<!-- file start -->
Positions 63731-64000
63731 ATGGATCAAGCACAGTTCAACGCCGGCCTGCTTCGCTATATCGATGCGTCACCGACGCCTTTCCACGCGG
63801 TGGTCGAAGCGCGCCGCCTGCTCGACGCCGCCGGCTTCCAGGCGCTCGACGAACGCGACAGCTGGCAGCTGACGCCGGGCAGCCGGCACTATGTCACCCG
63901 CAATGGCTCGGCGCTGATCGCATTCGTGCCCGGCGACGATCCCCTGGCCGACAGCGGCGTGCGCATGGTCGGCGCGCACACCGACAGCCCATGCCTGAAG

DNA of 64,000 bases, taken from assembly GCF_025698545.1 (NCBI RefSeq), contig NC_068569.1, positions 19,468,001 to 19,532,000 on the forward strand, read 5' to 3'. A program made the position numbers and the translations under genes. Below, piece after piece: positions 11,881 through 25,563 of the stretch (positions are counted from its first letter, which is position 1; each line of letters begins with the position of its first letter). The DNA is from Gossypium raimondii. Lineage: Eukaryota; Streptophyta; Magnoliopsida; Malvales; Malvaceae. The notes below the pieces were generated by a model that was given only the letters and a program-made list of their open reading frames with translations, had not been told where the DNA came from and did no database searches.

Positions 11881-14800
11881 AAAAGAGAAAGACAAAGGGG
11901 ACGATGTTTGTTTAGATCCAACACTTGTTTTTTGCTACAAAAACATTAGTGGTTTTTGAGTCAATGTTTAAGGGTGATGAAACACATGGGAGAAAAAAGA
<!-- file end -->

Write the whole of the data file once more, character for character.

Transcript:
Positions 63731-64000
63731 ATGGATCAAGCACAGTTCAACGCCGGCCTGCTTCGCTATATCGATGCGTCACCGACGCCTTTCCACGCGG
63801 TGGTCGAAGCGCGCCGCCTGCTCGACGCCGCCGGCTTCCAGGCGCTCGACGAACGCGACAGCTGGCAGCTGACGCCGGGCAGCCGGCACTATGTCACCCG
63901 CAATGGCTCGGCGCTGATCGCATTCGTGCCCGGCGACGATCCCCTGGCCGACAGCGGCGTGCGCATGGTCGGCGCGCACACCGACAGCCCATGCCTGAAG

DNA of 64,000 bases, taken from assembly GCF_025698545.1 (NCBI RefSeq), contig NC_068569.1, positions 19,468,001 to 19,532,000 on the forward strand, read 5' to 3'. A program made the position numbers and the translations under genes. Below, piece after piece: positions 11,881 through 25,563 of the stretch (positions are counted from its first letter, which is position 1; each line of letters begins with the position of its first letter). The DNA is from Gossypium raimondii. Lineage: Eukaryota; Streptophyta; Magnoliopsida; Malvales; Malvaceae. The notes below the pieces were generated by a model that was given only the letters and a program-made list of their open reading frames with translations, had not been told where the DNA came from and did no database searches.

Positions 11881-14800
11881 AAAAGAGAAAGACAAAGGGG
11901 ACGATGTTTGTTTAGATCCAACACTTGTTTTTTGCTACAAAAACATTAGTGGTTTTTGAGTCAATGTTTAAGGGTGATGAAACACATGGGAGAAAAAAGA